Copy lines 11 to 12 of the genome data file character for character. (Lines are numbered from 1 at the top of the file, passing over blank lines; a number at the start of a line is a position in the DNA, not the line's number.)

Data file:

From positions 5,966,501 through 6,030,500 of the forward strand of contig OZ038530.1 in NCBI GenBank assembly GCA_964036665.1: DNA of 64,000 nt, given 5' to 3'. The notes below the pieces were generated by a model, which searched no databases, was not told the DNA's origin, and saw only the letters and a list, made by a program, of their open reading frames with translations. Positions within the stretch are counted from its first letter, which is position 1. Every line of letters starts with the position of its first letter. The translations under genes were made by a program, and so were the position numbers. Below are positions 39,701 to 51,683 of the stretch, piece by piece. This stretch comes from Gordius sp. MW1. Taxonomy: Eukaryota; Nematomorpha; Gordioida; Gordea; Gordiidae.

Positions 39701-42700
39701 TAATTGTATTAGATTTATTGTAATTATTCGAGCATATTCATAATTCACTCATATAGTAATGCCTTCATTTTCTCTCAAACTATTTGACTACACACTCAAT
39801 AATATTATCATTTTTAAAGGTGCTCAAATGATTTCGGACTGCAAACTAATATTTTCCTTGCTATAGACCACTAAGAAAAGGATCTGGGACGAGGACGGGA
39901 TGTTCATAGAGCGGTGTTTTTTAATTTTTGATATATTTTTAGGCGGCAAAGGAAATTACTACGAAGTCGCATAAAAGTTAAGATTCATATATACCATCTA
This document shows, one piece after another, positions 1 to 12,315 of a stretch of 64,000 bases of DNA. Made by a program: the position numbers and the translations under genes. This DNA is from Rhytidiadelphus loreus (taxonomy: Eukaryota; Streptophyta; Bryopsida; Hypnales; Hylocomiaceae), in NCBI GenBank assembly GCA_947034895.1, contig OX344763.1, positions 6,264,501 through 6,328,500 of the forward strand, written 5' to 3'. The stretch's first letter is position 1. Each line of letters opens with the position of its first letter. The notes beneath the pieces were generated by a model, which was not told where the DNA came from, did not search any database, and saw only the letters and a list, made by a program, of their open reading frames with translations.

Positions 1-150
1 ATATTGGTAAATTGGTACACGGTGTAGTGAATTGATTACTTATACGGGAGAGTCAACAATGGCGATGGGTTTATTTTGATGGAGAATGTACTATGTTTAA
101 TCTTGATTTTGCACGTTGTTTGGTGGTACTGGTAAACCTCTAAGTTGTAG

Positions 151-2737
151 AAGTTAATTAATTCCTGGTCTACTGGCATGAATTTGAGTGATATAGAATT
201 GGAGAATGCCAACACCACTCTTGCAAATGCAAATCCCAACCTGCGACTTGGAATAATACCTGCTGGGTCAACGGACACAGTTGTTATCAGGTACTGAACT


151 AAGTTAATTAATTCCTGGTCTACTGGCATGAATTTGAGTGATATAGAATT
201 GGAGAATGCCAACACCACTCTTGCAAATGCAAATCCCAACCTGCGACTTGGAATAATACCTGCTGGGTCAACGGACACAGTTGTTATCAGGTACTGAACT